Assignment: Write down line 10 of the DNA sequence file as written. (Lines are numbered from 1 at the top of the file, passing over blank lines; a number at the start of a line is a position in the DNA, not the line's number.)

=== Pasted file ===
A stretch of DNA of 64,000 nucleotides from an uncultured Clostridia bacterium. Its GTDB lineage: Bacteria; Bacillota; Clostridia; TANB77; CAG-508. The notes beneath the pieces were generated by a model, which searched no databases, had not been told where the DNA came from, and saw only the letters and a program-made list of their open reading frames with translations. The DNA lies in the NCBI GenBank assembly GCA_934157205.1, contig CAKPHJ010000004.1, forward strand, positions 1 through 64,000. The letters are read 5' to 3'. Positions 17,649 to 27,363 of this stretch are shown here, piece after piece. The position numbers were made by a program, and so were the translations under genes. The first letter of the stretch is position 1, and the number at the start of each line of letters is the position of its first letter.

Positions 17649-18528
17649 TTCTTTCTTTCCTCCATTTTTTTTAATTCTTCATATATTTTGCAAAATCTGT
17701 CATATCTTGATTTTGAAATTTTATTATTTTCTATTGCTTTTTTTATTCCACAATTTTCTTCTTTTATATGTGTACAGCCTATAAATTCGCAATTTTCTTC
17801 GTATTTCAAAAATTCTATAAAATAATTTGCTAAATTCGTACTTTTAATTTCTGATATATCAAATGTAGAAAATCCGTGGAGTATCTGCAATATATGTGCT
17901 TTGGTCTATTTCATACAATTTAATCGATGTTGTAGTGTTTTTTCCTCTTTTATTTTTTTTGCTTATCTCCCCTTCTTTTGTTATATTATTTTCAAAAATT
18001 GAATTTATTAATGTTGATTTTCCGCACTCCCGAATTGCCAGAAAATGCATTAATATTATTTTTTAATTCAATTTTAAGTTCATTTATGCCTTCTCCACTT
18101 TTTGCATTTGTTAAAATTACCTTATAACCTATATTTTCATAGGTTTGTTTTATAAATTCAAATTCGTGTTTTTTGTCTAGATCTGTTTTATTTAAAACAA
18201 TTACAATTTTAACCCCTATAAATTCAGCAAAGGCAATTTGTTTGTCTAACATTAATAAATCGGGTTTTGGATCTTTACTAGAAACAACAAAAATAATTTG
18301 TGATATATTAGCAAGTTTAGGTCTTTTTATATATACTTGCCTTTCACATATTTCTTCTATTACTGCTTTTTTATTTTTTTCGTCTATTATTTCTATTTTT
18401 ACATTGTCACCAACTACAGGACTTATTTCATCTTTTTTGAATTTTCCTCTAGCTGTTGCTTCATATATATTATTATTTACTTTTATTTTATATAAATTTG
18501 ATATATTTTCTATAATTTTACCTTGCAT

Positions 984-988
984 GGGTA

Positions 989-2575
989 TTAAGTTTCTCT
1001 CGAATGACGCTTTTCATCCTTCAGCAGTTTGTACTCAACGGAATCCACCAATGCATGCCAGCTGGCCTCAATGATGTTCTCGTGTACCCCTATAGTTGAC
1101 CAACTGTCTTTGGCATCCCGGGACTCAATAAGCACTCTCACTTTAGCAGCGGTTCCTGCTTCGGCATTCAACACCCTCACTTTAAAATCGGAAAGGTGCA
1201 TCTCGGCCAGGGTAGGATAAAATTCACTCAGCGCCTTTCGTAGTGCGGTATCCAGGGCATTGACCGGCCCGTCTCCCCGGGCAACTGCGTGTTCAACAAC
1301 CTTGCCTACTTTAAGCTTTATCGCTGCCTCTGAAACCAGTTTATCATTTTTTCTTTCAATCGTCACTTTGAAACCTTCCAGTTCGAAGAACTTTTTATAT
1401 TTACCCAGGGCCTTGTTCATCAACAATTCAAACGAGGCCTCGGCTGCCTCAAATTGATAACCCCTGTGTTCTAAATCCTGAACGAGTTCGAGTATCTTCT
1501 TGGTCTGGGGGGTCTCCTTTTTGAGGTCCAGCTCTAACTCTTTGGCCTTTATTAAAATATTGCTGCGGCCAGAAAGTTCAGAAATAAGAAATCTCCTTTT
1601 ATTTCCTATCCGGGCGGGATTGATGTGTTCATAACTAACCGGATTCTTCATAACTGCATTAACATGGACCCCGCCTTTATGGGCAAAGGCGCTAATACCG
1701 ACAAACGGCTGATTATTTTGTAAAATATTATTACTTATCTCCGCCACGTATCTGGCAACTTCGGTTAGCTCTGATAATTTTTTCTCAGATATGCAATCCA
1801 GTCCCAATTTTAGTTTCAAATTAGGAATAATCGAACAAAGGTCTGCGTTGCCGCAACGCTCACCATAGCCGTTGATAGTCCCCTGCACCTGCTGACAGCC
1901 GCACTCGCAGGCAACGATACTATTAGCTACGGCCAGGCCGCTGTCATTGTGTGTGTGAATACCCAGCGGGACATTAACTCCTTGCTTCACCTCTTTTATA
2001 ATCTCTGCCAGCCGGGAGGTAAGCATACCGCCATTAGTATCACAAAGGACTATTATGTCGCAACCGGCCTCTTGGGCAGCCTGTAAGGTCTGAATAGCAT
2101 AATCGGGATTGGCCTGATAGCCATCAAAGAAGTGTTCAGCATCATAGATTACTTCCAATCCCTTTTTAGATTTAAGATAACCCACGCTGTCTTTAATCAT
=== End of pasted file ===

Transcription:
18301 TGATATATTAGCAAGTTTAGGTCTTTTTATATATACTTGCCTTTCACATATTTCTTCTATTACTGCTTTTTTATTTTTTTCGTCTATTATTTCTATTTTT